In sorely neglected and almost forgotten Ugarit there is a fascinating mythological text. Known to ancient northwest semitic nerds as KTU 1.23, the text is strange even by Canaanite standards. El, the chief god whose name translates as, well, “god,” seduces two young goddesses (presumably). The young ladies give birth to monsters—devourers with one lip reaching to the heavens and the other to the underworld. Every living thing is swept in. What is this if not a Hell-Mouth? Indeed, if I might indulge in my past passion for Ras Shamra just a touch more, the deity Mot (whose name translates to “Death”) is portrayed with an equally voracious appetite. Everything gets gobbled up, even Baal.

These lurid images of all-consuming mouths, however, aren’t direct ancestors to the Hell-Mouth. Although some of the ideas from Ugarit survived in the culture that would eventually emerge as the Israelites, the city itself was destroyed for the last time before Moses picked up his chisel. The people of Ugarit were long gone before he licked his thumb and applied his quill-pen to Genesis. Ideas, however, may be the closest to eternity that humans can come. The Bible doesn’t describe any Hell-Mouths as such, but Revelation can come close. Ras Shamra was only rediscovered in the 1920s, so no Anglo-Saxon had access to its vivid images of the Hell-Mouth that existed even before Hell itself became a thing. Humans are endlessly inventive. Ideas go underground for centuries at a time only to reemerge when the moment’s propitious. The Middle Ages with their Black Deaths and highly stratified society and burgeoning witch hunts and inquisitions were such a time. Looking over the current landscape I have to wonder if the recent revival of the Hell-Mouth might not have something to do with the time in which it has gained renewed interest as well. Some appetites will never be satisfied.

Apologizing for Whatever

Maybe you’ve felt it too. The insecurity of liking something other people don’t. Having grown up an Evangelical, I had to try to explain myself at multiple points for liking scary stuff. I love Halloween. I spent my young Saturday afternoons watching monster movies on our black-and-white television. After losing a long-term job at a decidedly gothic seminary, I began consoling myself with horror films. I don’t know why. I also don’t know why other people shun those of us with this particular habit. It’s not like I’m going to make you sit down and watch them with me if you don’t want to. You don’t even need to buy my book, and if you do (thank you!) you don’t have to read it.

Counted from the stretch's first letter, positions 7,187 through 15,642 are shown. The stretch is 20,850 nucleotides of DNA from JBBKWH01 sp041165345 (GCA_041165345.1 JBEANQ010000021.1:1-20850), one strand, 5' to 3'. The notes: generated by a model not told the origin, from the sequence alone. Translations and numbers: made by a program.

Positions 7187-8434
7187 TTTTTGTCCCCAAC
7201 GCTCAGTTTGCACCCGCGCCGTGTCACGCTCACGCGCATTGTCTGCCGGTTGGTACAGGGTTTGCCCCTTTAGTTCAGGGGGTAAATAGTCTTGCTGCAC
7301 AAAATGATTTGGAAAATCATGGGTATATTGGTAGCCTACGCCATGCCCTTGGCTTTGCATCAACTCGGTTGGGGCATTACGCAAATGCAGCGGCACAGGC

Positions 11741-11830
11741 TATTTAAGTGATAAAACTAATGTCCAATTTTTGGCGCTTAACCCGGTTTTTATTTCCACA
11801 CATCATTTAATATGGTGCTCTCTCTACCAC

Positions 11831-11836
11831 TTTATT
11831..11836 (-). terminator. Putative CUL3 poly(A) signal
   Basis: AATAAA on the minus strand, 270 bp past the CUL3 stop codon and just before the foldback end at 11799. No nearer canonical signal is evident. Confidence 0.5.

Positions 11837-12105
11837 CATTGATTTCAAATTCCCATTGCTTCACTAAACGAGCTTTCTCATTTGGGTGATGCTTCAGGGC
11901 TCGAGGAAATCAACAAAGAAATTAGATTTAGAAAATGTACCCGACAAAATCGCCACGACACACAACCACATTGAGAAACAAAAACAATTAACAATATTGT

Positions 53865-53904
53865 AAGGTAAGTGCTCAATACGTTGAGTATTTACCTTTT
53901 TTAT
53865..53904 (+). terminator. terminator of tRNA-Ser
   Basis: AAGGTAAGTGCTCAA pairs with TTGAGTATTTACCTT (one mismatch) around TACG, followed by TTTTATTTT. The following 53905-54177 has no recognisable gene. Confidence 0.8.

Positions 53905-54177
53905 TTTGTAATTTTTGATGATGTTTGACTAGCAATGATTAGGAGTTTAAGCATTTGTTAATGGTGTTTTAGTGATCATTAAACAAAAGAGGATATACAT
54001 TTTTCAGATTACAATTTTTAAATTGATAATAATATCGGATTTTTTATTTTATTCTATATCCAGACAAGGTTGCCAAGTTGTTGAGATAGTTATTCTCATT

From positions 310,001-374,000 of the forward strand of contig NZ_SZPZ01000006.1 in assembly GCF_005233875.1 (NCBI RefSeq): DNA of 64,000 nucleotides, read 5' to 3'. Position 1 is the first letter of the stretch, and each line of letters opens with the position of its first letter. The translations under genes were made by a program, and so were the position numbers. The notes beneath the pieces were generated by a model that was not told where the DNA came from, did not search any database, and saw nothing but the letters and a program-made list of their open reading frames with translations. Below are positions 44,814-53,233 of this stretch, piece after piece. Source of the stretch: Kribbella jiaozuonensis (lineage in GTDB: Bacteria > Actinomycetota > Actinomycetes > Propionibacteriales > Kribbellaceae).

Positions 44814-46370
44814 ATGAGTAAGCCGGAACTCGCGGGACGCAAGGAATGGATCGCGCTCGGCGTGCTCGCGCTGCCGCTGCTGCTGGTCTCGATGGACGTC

One of the issues I’ve often grappled with is why “Christians” dislike horror. Reading the accounts of the martyrs is way worse than almost anything I’ve seen on screen. Revelation, let’s face it, is a horror show of Schadenfreude and ultra-violence. The Calvinistic idea that God would create the vast majority of people to burn in an eternal Hell of fire for reasons best kept to himself (yup, he’s a guy) is hardly charitable. So why do Christians say you shouldn’t watch horror? One of the observations from this lowbrow viewer is that the message behind horror is often good. Moral. Ethical even. We have trouble getting around the form of the message to see its substance.